let continent: Animal['continentsFoundIn']['africa']
// string
  • We can also use the union operator:
let continentsOrNumberSubSpecies: Animal['numberOfSubSpecies' | 'continentsFoundIn']
// number | { africa: string; asia: string; europe: string; }

Mapped Types

  • More flexible than using the index to define new types.

Dictionary type

type Pet = {
  name: string
  species: string
  friends: number
}

type MyDict<T> = { [k: string]: T } // <- index signature

const petStore: MyDict<Pet> = {}
petStore.cat // <- Has type Pet

Mapped type

  • The example above works, but allows any key to be added to the petStore object. We can be more specific about the keys allowed with a mapped type.
type MyRecord = { [PetKey in 'cat' | 'dog']: Pet } // <- mapped type

function getPetStore(petStore: MyRecord) {
  petStore.cat // <- Has type Pet
  petStore.dog // // <- Has type Pet

  petStore.house // <- Error: Property 'house' does not exist on type 'MyRecord'
}
  • Differences between mapped type and index signatures:
    • Use of the in keyword, rather than :
    • Index signatures must be all on string or number, and not a subset of strings or numbers.
  • To make our example generic, we’d do this:
type MyRecord<KeyType extends string, ValueType> = {
  [Key in KeyType]: ValueType
}

// Which is a built-in Typescript type
type Record<K extends keyof any, T> = {
  [P in K]: T
}
  • Note that keyof any just gives us string | number | symbol.

Combining mapped types and indexed access types

  • We can use the index to define the value types e.g.
type PickDateProperties<Keys extends keyof Date> = {
  [Key in Keys]: Date[Key]
}

type DateSubset = PickDateProperties<'getDay' | 'getHours' | 'getTime'>
// { getTime: () => number; getDay: () => number; getHours: () => number; }
  • To make our example generic, we’d do this:
type PickProperties<ValueType, Keys extends keyof ValueType> = {
  [Key in Keys]: ValueType[Key]
}

type DateSubset = PickProperties<Date, 'getDay' | 'getHours' | 'getTime'>

// Which is a built-in Typescript type
type Pick<T, K extends keyof T> = {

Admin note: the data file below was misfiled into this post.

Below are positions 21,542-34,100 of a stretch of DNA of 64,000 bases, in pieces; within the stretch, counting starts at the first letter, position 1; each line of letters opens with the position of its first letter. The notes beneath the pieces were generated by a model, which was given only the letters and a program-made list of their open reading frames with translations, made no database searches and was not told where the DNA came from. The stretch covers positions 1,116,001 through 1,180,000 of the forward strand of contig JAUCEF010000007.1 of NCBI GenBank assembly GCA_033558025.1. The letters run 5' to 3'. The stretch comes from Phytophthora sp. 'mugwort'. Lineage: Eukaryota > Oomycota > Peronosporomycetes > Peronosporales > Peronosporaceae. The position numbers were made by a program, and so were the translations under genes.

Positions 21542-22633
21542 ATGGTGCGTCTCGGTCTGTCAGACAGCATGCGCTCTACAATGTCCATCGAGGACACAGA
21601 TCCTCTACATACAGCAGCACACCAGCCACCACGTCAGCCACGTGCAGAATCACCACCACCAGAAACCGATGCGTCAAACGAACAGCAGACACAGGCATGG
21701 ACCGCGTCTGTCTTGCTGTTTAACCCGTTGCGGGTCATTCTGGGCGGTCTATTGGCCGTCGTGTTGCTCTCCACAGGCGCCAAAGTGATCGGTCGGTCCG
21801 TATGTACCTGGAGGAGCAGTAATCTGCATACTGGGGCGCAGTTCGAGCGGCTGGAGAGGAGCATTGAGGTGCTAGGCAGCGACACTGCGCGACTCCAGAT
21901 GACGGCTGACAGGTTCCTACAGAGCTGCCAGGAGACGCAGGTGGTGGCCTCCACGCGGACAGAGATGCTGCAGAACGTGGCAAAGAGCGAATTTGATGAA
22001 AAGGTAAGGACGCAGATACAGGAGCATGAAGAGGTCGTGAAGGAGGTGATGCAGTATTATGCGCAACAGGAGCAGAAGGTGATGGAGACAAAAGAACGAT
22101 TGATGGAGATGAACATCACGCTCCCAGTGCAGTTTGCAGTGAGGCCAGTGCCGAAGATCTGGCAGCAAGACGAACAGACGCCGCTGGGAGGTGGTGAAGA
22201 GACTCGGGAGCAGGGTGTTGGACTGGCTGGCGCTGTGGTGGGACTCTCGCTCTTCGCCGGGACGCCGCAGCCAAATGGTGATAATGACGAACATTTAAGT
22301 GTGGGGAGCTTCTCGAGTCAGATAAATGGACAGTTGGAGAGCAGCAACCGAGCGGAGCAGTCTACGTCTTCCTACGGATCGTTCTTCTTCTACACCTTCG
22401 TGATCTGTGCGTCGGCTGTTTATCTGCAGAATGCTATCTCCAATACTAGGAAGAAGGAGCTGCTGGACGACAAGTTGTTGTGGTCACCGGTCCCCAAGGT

[P in K]: T[P]
}

Applying modifiers

  • We can modify each value type to make them readonly and / or optional (?). Note that (-) before readonly or ? indicates the removal of the modifier.
  • These are already in-built into Typescript.
/**
 * Make all properties in T optional
 */
type Partial<T> = {
  [P in keyof T]?: T[P]
}

/**
 * Make all properties in T required
 */
type Required<T> = {
  [P in keyof T]-?: T[P]
}

/**
 * Make all properties in T readonly
 */
type Readonly<T> = {
  readonly [P in keyof T]: T[P]
}

Template literal types

  • Uses the same syntax as the ECMAScript template literal, within a type expression.
type Pets = 'cat' | 'dog' | 'snake'

type Colours = 'brown' | 'black' | 'green' | 'yellow'

type PetColours = `my_${Colours}_${Pets}`
// "my_brown_cat" | "my_brown_dog" | "my_brown_snake" | "my_black_cat" | ...
  • Typescript provides some helper types for use with template literal types.
    • UpperCase
    • LowerCase
    • Capitalize
    • Uncapitalize
type CamelCasePetColours = `my${Capitalize<Colours>}${Capitalize<Pets>}`
// "myBrownCat" | "myBrownDog" | ...
  • This can come in handy when you want to perform key mapping, using the as keyword to redefine the type.
type NewType = {
  [K in keyof I as `set${Capitalize<K>}`]: I[K]
}
  • Another use case would be to combine with Extract to filter for specific key names e.g. in this case, to return only the methods starting with query
type QueryKeys = Extract<keyof Document, `query${string}`>